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22

Linux provides a tmpfs device which any user can use, /dev/shm. It is not mounted to a specific directory by default, but you can still use it as one. Simply create a directory in /dev/shm and then symlink it to wherever you want. You can give the created directory any permissions you choose, so that other users can't access it. This is a RAM backed ...


12

You don't have to do all that, you can just mount /tmp as tmpfs by using a line like the following in /etc/fstab: tmpfs /tmp tmpfs mode=1777,nosuid,nodev 0 0 You can also do it live (but bear in mind stuff that is currently in /tmp on your current filesystem will not be able to be accessed except through the inode and currently open file descriptors, so ...


11

From the Wikipedia page on the Filesystem Hierarchy Standard: Modern Linux distributions include a /run directory as a temporary filesystem (tmpfs) which stores volatile runtime data, following the FHS version 3.0. According to the FHS version 2.3, this data should be stored in /var/run but this was a problem in some cases because this directory isn't ...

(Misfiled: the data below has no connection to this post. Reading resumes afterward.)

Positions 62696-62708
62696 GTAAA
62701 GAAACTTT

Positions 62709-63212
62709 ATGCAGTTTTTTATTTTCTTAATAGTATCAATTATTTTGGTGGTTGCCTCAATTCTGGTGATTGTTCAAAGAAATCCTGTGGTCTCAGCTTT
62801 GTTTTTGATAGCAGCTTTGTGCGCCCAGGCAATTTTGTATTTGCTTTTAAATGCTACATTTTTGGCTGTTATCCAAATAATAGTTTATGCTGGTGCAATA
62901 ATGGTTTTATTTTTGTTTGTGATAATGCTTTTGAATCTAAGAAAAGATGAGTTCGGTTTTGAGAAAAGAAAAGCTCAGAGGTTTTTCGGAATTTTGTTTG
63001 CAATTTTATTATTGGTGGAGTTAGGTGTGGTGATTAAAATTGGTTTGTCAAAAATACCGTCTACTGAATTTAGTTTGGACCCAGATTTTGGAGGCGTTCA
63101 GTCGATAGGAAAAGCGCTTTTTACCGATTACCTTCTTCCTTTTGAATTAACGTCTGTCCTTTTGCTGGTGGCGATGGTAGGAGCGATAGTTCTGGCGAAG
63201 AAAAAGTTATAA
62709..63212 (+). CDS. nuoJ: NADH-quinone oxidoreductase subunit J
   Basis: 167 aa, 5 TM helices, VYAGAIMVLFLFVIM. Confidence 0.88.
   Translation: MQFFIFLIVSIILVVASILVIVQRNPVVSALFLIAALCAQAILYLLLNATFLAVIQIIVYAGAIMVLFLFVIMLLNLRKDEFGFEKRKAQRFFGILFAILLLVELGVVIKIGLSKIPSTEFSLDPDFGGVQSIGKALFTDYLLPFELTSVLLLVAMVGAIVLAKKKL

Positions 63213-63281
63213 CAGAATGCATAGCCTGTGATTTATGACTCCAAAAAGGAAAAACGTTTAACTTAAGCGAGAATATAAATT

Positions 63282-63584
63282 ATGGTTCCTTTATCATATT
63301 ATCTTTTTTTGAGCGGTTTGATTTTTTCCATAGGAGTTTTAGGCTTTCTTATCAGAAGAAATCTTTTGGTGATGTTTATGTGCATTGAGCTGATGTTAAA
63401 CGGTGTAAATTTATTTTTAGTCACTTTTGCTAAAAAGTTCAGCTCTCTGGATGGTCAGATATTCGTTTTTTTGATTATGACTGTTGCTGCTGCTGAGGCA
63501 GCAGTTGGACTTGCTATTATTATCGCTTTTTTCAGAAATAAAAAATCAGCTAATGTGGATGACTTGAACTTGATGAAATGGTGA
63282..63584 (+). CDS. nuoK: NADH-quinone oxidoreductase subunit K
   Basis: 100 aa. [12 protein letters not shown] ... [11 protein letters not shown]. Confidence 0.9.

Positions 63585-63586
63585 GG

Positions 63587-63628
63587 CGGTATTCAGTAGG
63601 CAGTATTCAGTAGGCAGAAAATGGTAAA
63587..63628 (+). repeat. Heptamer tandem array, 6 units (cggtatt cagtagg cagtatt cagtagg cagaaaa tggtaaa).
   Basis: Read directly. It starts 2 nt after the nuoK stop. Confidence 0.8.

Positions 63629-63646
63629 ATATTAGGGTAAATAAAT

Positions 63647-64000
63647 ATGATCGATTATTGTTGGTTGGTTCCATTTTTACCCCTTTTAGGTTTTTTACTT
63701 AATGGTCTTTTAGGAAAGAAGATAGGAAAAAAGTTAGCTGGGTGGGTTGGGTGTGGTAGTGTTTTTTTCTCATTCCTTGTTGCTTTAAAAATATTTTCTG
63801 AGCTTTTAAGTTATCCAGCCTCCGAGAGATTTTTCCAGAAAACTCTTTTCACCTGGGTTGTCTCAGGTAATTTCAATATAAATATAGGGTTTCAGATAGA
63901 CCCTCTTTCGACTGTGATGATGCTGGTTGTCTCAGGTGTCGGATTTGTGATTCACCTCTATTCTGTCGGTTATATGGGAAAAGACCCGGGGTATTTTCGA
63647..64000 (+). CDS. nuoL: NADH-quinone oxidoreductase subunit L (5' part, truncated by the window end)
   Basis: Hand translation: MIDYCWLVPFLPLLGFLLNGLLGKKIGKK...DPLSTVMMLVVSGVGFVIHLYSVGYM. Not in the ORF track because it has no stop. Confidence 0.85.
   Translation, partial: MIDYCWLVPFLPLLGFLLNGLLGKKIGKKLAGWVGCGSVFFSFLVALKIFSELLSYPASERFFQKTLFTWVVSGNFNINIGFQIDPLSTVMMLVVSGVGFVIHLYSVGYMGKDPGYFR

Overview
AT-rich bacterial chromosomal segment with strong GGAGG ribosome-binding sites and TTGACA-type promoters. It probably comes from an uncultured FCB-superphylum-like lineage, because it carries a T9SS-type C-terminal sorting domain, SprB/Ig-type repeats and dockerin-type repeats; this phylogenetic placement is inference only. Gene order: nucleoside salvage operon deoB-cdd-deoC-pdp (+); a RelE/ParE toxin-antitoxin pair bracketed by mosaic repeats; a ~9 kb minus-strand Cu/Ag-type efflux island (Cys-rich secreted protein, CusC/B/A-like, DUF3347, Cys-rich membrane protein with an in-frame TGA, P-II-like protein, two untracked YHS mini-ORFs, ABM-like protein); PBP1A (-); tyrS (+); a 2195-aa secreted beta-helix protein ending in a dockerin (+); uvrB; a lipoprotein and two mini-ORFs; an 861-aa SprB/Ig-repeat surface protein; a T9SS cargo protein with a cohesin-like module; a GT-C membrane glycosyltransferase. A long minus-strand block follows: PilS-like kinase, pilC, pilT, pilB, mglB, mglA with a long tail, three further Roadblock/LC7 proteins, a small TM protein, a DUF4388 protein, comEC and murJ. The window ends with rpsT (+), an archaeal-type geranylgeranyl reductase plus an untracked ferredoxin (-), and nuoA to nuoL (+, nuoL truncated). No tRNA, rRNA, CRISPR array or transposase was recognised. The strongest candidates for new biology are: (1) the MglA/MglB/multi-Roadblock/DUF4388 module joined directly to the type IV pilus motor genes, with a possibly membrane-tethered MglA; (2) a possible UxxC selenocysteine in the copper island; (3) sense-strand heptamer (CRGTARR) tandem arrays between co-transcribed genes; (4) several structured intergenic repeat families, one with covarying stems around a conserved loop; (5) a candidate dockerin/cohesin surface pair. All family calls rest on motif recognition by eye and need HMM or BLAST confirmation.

10

What sets the size of the tmpfs? (On my machine it resides in /dev/shm) I can see its entry in /etc/fstab, but no notation of its size. The kernel documentation covers this underneath the mount options: size: The limit of allocated bytes for this tmpfs instance. The default is half of your physical RAM without swap. If you oversize your tmpfs ...


9

There is no difference betweem tmpfs and shm. tmpfs is the new name for shm. shm stands for SHaredMemory. See: Linux tmpfs. The main reason tmpfs is even used today is this comment in my /etc/fstab on my gentoo box. BTW Chromium won't build with the line missing: # glibc 2.2 and above expects tmpfs to be mounted at /dev/shm for # POSIX shared memory ...


8

It's perfectly okay to use some directory in /run as long as you have the appropriate rights on it. In some modern distros, /tmp is already a virtual file system in memory or a symlink to a directory inside /run. If this is your case (you can check that in /etc/fstab, or typing mtab), you could use /tmp as your temporary directory. Also, don't get confused ...


7